The Federation of American Scientists' Project on Government Secrecy publishes leaked copies of Congressional Research Service research papers. Here are a few recent ones of use to environmental journalists.
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A promising new resource has begun helping reporters trying to use the Freedom of Information Act to pry loose government information relevant to their stories. The "FOIA Wiki" is a collaborative and explanatory collection of information meant to help you.Topics on the Beat:
Investigative journalism is hardly about paper documents anymore. The cutting edge today is more likely to be requests for emails, as well as text messages, chats and other electronic communications such as Slack. This big challenge was front and center at the recent meeting of the National Freedom of Information Coalition.
Patience, attention to detail, and public-records requests can still get you a bombshell story on the environmental beat. One recently tied coal and oil company megabucks to Republican attorneys general challenging the Clean Power Plan (CPP) in court.
Summer algal blooms, seafood advisories, and beach closures remind us that water pollution has not gone away, and environmental journalists can still find loads of local and regional stories about it — if they dig. Here's a tool that can help. Image: © Clipart.com.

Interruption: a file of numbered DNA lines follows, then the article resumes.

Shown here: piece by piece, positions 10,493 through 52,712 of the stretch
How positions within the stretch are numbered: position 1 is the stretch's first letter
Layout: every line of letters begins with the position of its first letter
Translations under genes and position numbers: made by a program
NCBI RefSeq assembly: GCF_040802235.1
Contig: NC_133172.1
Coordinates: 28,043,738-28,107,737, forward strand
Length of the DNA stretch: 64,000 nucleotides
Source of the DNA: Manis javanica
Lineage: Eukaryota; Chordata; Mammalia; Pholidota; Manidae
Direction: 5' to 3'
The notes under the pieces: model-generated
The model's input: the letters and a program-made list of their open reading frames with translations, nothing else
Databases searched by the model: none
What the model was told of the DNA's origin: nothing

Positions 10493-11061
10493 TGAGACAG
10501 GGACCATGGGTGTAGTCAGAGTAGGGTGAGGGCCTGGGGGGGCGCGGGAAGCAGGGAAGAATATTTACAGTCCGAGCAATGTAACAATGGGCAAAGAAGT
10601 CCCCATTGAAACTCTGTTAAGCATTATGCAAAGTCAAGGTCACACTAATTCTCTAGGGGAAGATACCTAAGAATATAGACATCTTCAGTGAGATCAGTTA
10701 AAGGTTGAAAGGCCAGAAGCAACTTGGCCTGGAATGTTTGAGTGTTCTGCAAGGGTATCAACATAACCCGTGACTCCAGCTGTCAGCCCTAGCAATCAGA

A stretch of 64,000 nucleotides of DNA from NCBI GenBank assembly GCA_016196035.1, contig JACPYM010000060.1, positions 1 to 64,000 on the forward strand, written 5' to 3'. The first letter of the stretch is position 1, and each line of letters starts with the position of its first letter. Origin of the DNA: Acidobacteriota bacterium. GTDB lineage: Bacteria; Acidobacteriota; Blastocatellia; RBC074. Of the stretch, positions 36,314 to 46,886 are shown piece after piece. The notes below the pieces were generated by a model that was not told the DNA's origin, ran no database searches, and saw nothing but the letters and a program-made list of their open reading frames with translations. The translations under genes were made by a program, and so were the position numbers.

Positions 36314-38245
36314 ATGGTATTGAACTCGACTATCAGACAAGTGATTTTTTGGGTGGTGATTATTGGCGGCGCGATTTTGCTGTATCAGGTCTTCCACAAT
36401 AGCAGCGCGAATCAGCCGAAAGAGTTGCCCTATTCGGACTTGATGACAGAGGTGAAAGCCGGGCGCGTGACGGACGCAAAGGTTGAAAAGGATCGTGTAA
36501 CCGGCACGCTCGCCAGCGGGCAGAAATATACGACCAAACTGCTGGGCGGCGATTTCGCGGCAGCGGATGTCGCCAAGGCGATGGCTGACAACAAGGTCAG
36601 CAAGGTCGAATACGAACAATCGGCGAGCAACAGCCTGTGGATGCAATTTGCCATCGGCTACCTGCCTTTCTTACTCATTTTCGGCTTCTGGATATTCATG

In addition to nuisance smells, confined animal feeding operations (aka CAFOs) can present serious air and water pollution problems. They are weakly regulated. Now a federal appeals court says information on who owns those feedlots can be kept secret. Image: © Clipart.com.
Miami-Dade county had stiff-armed a request from the Herald for the information, and denied a FOIA request. The county claimed the information was exempt for public health reasons. Photo: © Clipart.com.
Should a federal agency be able to tell a science reporter whom they can — and can't — interview? The issue exploded in September with publication of a deeply reported piece on the "close-hold embargo" by Scientific American. Photo: © Clipart.com.
In this issue: "A Time of Change, a Time to Stay the Same"; SEJournal goes digital; departing head Beth Parke scrapbooks her SEJ life; exploring and documenting a primeval landscape; photojournalist Stuart Palley shoots wildfires; new SEJ member profiles enhance networking; JoAnn Valenti reviews documentary "Time To Choose"; interview with Craig Pittman on writing about Florida, environment, booms and busts; social media for freelancers; book reviews.SEJ Publication Types:
Starting this fall, we’ll be producing a new SEJournal weekly e-newsletter that will continue the same high-quality news and features you’ve been getting in the print publication, only with a vastly shorter time from pen to (web) publication and in a way that’s easier to search, find, bookmark and share. Not only that, we’re re-imagining the print SEJournal as a topically focused issue worthy of keeping as a reference work, and published as (or almost as) regularly. Read more from SEJournal editor Adam Glenn (pictured).SEJ Publication Types: